The bold blue and repeating text are the perfect fit for a new condo development in a former artists loft building enclave in New York City.
14. Who’s Who in Luxury Real Estate
Although they’re a trade association and not technically a brokerage, every luxury agency worth their salt is a member.
That’s why their brand, including this gorgeous logo, is top shelf.
A lion’s mane door knocker and a unique font immediately conjure up stately mansions and other homes that are priced like fine art instead of real estate.
15. Nicholas Property Group
Nicholas Property Group’s branding is a perfect example of how something as seemingly minor as tracking (the horizontal space between letters) can have a huge impact on what a logo connotes to the public.
In this case, the super wide tracking and skinny roman font evoke something literally written in stone.
Like most great logos, less is more. They’re connoting trust, elegance, and longevity using only a great font, and negative space. Impressive.
16. Keller Williams Global Property Specialists
Here’s a much more modern take on real estate branding from Keller Williams. Their Global Property Group logo is bold, modern, and luxurious.
I love the subtle change in the font weight between “KW” and “GPS”. It’s a nice way to not only separate the two acronyms, but bring in another word that helps their brand; GPS!
This is what happens when a great designer is in tune with their client. In the design world serendipity is rarely accidental. It comes from hard work, skill, and open lines of communication.
17. Engel & Volkers
For most real estate logos, “house” brand marks are the kiss of death. They look tired, dated, and just plain lazy:
We get it, you’re a company that sells houses…
That said, when done right, they can work very well.
Case in point, Engel & Volkers.
They used a bold sans serif with a pop of read on the ampersand, and above, a stately European mansion as a brand mark.
The only drawback here is that this brand mark is not strong enough to work on its own, which is the entire point of a brand mark. (think Apple’s iconic bitten apple or the Nike swoosh).
That said, they managed to pull it off.
Hampton’s brokerage Saunders wisely went with something even more subtle. A simple, well tracked, thin sans serif font in a lovely shade of blue.
Since the Hamptons is a famous beach area for celebrities and power brokers from every industry, a calming blue was a great choice here.
Even without it, the logo is good enough to stand on it’s own two legs in black and white.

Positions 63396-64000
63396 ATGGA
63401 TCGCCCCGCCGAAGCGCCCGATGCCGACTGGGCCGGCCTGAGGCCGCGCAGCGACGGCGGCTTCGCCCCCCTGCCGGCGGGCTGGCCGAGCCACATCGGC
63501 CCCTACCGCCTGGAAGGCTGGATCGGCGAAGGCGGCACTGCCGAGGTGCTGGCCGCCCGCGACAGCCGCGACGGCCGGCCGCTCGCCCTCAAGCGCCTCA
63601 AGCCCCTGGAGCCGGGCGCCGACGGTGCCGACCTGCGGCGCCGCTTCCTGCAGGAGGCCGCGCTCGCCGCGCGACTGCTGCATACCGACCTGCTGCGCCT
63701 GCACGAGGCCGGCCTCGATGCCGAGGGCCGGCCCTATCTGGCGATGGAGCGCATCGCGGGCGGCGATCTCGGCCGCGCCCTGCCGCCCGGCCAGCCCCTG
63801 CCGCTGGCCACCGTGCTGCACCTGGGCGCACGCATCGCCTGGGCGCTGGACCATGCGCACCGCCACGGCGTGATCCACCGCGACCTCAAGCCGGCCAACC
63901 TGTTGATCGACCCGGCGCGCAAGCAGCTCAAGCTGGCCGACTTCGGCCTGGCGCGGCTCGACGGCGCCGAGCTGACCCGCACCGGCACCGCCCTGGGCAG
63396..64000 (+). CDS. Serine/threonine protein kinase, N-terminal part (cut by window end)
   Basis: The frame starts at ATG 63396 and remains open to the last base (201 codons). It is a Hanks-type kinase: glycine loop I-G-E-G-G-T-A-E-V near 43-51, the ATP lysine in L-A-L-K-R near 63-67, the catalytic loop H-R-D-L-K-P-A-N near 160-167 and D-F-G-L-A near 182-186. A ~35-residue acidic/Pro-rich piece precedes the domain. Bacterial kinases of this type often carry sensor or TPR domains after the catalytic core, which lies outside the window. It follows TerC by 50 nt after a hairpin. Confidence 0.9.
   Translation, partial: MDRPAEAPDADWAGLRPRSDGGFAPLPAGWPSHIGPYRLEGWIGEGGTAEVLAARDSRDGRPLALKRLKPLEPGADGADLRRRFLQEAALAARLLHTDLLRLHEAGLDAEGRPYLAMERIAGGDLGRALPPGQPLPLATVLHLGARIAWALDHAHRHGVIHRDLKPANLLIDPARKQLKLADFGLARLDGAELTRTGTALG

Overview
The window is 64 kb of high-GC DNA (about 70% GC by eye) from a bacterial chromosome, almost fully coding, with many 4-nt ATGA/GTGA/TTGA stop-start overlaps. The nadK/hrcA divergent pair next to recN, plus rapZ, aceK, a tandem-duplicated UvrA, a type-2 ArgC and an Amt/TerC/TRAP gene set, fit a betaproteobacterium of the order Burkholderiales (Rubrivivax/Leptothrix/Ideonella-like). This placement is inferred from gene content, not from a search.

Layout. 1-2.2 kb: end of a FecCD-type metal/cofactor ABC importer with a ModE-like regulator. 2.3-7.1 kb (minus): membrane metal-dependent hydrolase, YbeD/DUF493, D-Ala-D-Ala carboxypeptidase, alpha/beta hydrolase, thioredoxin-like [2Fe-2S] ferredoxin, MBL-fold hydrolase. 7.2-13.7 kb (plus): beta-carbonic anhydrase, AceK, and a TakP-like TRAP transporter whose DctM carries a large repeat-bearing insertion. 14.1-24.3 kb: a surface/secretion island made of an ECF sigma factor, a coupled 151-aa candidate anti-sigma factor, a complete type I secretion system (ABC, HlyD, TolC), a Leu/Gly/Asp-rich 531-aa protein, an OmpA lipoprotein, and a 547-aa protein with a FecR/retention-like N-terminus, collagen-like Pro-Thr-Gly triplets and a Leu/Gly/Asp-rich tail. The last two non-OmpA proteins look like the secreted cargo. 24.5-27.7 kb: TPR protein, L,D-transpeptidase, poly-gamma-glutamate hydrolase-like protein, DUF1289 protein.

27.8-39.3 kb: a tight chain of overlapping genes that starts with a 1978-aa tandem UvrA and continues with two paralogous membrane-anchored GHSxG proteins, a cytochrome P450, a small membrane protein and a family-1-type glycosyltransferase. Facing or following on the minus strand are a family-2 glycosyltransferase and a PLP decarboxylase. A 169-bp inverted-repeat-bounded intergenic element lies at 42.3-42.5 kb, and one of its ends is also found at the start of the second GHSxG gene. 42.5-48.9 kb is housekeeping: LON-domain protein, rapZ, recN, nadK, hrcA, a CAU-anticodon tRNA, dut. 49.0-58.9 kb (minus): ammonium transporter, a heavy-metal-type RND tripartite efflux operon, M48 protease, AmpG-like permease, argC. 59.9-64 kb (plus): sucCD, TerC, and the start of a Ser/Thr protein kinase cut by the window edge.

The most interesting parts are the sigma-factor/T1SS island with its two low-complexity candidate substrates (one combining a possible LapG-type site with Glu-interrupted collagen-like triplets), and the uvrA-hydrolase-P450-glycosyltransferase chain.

Another incredible brand from Pentagram, we absolutely love this script logo for the condos in Manhattan’s iconic Puck Building.
Beautiful on its own merits, it makes even more sense when you look at the historic graphic art that was featured on the turn of the century magazine that gave the building its name:
In New York City or any historic area really, historic significance can be an enticing selling point for buyers.
20. Julian Pilarski
Another logo that manages to combine historic elegance and a modern sensibility, Julian Pilarski’s logo and brand mark tick all the boxes.
Elegant, simple, and a brand mark/monogram that can stand on its own.
What’s not to love?
8 Crucial Logo Design Tips for Agents, Teams, and Brokerages
Okay, now that you’ve feasted your eyes on some on-brand real estate logos that look and feel perfect, you’re probably scratching your head.
After all, these logos are all from billion+ GCI luxury brokerages in Beverly Hills.. How can you, with your shoestring budget end up with something even close?
Believe it or not, great design is actually not that hard. Yes, you need a talented designer, but as we said before hard work > talent even in graphic design.
To help you get started on your own logo, here are eight tips for making something great.
1. Work With a Professional Designer
If you don’t believe me, try it. You’ll soon discover that even the smallest change in size, weight, font, color, etc. can have a HUGE impact on your design.
If you want to hire a talented professional logo designer with a limited budget, check out Designbro. Instead of being stuck with one designer, they let you have dozens of talented graphic designers pitch you ideas and you can pick the best one for only $199.
2. Spend Hours Choosing Your Fonts Before You Talk to a Designer